When we get our drivers' licenses, we learn how to become safe motorists, but it's just as important to be aware of the rules of the road as pedestrians. According to a 2013 report published by the Centers for Disease Control and Prevention, 4,735 pedestrians were killed in traffic accidents that year in the United States. This averages to an astonishing one crash-related pedestrian death every two hours.
Additionally, more than 150,000 pedestrians were treated in emergency departments for non-fatal injuries related to collisions with motor vehicles. The frightening truth is pedestrians are 1.5 times more likely than vehicle passengers to die when involved in vehicle collisions. Unfortunately, when pedestrians are able to survive their injuries, they're often left with massive medical bills for the rest of their lives.
Why Fault Matters in Pedestrian Accidents
No matter how careful a pedestrian is, he or she can still suffer serious injuries when crossing the road. Distracted driving is full of risks, and these drivers, as well as those under the influence of drugs or alcohol, can easily strike pedestrians, as can motorists who are driving recklessly.
However, the driver isn’t always to blame when it comes to a pedestrian vs. vehicle collision, and a pedestrian’s rights after an accident depend on who was at fault. Pedestrians typically have the right-of-way, but they can be found negligent and at fault for an accident by:
- Darting in front of a vehicle
- Entering traffic and disrupting the flow
- Ignoring the “walk” signal at an intersection
- Failing to use marked crosswalks
Pedestrians must exercise reasonable care, or “duty of care,” for their own safety. If they're struck by a driver, they can be to blame for the crash if they didn’t exercise this duty. In cases when the pedestrian is found negligent, they may not be entitled to any rights or compensation, since they were to blame for the accident. However, if they're able to prove that the driver was the cause of the accident, they typically have many different rights.
When the Driver is to Blame for the Accident
Just like pedestrians, drivers are also held to a “duty of care.” This means that they must exercise reasonable care while driving. If they don’t, they could be found negligent. Common examples of negligent driving include:
- Failing to signal while turning
- Distracted driving
- Driving under the influence of drugs or alcohol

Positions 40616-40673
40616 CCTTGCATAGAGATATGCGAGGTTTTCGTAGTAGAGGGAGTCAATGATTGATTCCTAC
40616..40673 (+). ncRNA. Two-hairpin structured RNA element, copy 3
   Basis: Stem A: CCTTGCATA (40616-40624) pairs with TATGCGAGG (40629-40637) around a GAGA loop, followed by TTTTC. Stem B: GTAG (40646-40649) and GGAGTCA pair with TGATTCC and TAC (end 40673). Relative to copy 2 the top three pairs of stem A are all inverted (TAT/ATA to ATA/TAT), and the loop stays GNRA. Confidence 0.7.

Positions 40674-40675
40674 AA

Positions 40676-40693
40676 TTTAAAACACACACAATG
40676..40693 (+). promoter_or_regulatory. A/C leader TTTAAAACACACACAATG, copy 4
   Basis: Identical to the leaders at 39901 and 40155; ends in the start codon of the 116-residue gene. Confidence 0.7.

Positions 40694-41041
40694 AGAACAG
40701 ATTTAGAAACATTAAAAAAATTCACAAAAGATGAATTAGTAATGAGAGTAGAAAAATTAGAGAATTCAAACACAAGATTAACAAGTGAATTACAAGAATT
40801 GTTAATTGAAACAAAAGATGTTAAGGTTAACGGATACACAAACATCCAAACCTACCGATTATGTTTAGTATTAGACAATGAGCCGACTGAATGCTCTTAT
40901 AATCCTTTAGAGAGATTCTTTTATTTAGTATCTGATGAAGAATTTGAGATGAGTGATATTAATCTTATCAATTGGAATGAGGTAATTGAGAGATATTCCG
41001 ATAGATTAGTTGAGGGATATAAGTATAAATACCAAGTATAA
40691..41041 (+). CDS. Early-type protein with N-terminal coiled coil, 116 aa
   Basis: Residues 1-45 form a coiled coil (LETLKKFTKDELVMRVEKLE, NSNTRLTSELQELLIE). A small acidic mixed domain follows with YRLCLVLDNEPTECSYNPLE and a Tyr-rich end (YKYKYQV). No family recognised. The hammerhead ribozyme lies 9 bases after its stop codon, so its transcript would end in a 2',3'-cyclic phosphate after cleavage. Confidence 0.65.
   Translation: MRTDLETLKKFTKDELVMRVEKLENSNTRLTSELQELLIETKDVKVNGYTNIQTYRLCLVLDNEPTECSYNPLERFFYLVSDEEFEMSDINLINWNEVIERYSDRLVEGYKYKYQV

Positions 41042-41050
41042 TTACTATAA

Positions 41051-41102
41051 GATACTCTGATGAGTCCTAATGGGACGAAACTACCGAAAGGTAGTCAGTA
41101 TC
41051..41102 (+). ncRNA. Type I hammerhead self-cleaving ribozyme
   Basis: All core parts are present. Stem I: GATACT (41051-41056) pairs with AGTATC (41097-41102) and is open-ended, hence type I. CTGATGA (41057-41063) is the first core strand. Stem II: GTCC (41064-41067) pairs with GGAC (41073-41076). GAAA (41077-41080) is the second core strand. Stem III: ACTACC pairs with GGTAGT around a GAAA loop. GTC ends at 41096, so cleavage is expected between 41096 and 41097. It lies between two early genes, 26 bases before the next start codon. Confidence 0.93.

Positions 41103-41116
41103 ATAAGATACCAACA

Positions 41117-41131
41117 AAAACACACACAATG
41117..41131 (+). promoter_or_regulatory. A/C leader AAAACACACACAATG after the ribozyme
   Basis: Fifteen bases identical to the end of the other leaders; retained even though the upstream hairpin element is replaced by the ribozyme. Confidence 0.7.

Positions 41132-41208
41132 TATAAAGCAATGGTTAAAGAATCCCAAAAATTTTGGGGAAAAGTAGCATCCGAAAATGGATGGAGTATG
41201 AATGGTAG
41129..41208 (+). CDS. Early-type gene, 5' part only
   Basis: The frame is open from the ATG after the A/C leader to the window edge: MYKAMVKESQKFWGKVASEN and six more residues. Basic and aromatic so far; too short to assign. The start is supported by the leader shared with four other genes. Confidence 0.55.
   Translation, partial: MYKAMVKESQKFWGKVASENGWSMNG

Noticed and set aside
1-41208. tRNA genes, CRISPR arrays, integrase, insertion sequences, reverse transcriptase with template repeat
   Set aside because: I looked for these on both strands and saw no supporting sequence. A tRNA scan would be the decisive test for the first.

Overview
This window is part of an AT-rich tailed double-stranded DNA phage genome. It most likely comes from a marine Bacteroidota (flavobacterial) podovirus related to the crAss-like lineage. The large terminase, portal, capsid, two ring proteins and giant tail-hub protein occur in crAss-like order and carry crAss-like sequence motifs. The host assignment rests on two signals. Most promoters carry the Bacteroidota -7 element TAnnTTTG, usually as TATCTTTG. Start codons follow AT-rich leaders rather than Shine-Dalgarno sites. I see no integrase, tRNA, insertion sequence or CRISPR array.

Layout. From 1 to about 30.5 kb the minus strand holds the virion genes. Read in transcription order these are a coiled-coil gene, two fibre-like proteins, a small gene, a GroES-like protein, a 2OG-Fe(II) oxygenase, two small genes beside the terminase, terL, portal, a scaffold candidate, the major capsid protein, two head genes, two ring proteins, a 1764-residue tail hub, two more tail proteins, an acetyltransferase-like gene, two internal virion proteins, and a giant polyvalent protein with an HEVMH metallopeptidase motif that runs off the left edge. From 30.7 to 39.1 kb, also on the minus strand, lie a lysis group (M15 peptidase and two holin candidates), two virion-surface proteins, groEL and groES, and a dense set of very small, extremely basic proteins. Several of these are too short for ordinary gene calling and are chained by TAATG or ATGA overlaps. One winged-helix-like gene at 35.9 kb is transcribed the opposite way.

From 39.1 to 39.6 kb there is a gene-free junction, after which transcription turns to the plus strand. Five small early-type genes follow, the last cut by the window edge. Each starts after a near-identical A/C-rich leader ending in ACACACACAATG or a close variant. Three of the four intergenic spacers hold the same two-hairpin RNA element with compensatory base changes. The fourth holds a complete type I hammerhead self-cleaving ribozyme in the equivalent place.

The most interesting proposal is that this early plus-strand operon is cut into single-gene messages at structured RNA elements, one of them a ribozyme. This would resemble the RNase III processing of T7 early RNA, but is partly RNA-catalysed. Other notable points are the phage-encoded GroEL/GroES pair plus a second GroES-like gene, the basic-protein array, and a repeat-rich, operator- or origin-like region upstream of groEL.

- Disobeying traffic signs or signals
- Failing to yield the right-of-way to pedestrians at signals
The first step to take immediately after an accident is to call the police and file a report. The next step is to go to the emergency room and seek treatment. Both of these actions are vital to supporting your case for compensation.
If you're able to prove that the driver was at fault in the accident, you can likely seek compensation for current and future medical bills, lost income, and pain and suffering. In order to prove the driver was at fault, the plaintiff must show that the defendant:
- Owed a legal duty to the plaintiff under the circumstances.
- Failed to fulfill that legal duty through action or inaction.
- Caused an accident or injury to the plaintiff.
- Harmed or injured the plaintiff as a result.
In a perfect world, every driver who hits a pedestrian would stop and exchange information with the pedestrian and offer assistance if needed. Unfortunately, that doesn’t always happen. When a pedestrian is the victim of a hit-and-run, he or she doesn’t have as many options as someone who was involved in an accident in which the identity of the driver is known does. Instead of seeking compensation through the driver’s insurance company, the victim needs to utilize his or her own insurance to help pay for medical treatment. If the driver is found at a later date, you may be able to seek compensation with the help of a personal injury attorney to cover current and future medical bills, and pain and suffering.
Get the Help You Deserve
The attorneys of Kennedy Hodges, LLP have helped many pedestrians receive the compensation they were entitled to after they were hurt by negligent drivers, and may be able to do the same for you. Call 855-947-0707 to schedule an appointment to speak to an attorney about your situation.